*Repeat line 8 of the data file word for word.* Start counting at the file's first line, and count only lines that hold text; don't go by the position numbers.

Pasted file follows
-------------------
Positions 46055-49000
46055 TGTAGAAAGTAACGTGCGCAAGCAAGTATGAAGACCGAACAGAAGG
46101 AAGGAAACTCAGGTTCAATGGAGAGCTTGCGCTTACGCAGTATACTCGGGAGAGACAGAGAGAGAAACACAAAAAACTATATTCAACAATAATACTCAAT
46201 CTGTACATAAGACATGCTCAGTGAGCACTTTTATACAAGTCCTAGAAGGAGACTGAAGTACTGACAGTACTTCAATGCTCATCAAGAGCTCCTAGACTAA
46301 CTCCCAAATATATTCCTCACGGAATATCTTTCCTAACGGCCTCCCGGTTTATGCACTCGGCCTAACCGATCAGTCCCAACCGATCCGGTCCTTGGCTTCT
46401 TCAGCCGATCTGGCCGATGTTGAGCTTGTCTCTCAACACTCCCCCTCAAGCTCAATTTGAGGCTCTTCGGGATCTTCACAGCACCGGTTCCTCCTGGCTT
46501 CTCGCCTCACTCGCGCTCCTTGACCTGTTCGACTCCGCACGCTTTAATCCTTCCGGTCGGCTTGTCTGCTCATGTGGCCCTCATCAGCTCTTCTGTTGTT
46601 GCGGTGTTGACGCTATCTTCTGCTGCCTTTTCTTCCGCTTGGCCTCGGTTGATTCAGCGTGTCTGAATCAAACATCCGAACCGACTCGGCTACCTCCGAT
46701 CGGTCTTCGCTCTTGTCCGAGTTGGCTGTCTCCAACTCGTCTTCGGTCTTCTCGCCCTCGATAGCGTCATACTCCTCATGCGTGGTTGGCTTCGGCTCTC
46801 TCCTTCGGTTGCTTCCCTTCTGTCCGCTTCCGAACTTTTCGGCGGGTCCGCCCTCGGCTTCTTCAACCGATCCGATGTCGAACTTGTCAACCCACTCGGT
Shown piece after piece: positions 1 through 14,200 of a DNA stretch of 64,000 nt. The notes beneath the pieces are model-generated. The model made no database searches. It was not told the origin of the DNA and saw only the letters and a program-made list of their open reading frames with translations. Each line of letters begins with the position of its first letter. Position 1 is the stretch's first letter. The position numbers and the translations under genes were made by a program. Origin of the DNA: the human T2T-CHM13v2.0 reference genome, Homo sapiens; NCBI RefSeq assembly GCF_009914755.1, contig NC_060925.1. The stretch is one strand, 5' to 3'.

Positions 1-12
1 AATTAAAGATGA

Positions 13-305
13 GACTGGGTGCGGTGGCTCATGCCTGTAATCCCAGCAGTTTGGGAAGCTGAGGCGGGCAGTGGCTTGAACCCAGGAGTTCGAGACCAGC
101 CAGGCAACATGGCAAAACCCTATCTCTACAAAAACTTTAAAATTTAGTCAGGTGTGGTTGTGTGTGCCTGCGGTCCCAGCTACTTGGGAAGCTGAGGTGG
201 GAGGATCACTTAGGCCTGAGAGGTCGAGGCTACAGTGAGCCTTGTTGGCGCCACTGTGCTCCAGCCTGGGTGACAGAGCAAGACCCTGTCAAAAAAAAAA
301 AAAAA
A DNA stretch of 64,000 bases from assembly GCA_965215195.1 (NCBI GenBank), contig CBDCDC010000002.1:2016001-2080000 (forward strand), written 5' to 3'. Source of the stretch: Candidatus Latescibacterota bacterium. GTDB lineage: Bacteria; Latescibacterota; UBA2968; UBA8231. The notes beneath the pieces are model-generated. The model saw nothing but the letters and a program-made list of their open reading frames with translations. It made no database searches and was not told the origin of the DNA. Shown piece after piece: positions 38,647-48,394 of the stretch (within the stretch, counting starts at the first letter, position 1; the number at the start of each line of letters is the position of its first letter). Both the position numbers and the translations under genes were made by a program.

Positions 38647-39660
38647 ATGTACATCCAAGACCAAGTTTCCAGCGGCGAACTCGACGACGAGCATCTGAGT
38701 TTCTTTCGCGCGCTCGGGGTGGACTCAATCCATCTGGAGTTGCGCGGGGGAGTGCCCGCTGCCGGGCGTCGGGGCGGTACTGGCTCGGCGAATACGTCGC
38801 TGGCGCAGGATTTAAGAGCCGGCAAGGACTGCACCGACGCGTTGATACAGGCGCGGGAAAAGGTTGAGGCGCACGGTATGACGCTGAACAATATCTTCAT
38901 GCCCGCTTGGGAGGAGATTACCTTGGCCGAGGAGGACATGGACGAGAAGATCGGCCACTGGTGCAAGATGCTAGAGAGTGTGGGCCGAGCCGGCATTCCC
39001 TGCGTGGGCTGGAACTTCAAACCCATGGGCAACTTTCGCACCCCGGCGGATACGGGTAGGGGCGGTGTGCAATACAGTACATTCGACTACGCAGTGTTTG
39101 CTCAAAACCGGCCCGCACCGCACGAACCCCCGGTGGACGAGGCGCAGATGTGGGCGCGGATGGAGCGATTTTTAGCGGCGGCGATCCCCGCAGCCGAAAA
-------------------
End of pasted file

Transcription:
46601 GCGGTGTTGACGCTATCTTCTGCTGCCTTTTCTTCCGCTTGGCCTCGGTTGATTCAGCGTGTCTGAATCAAACATCCGAACCGACTCGGCTACCTCCGAT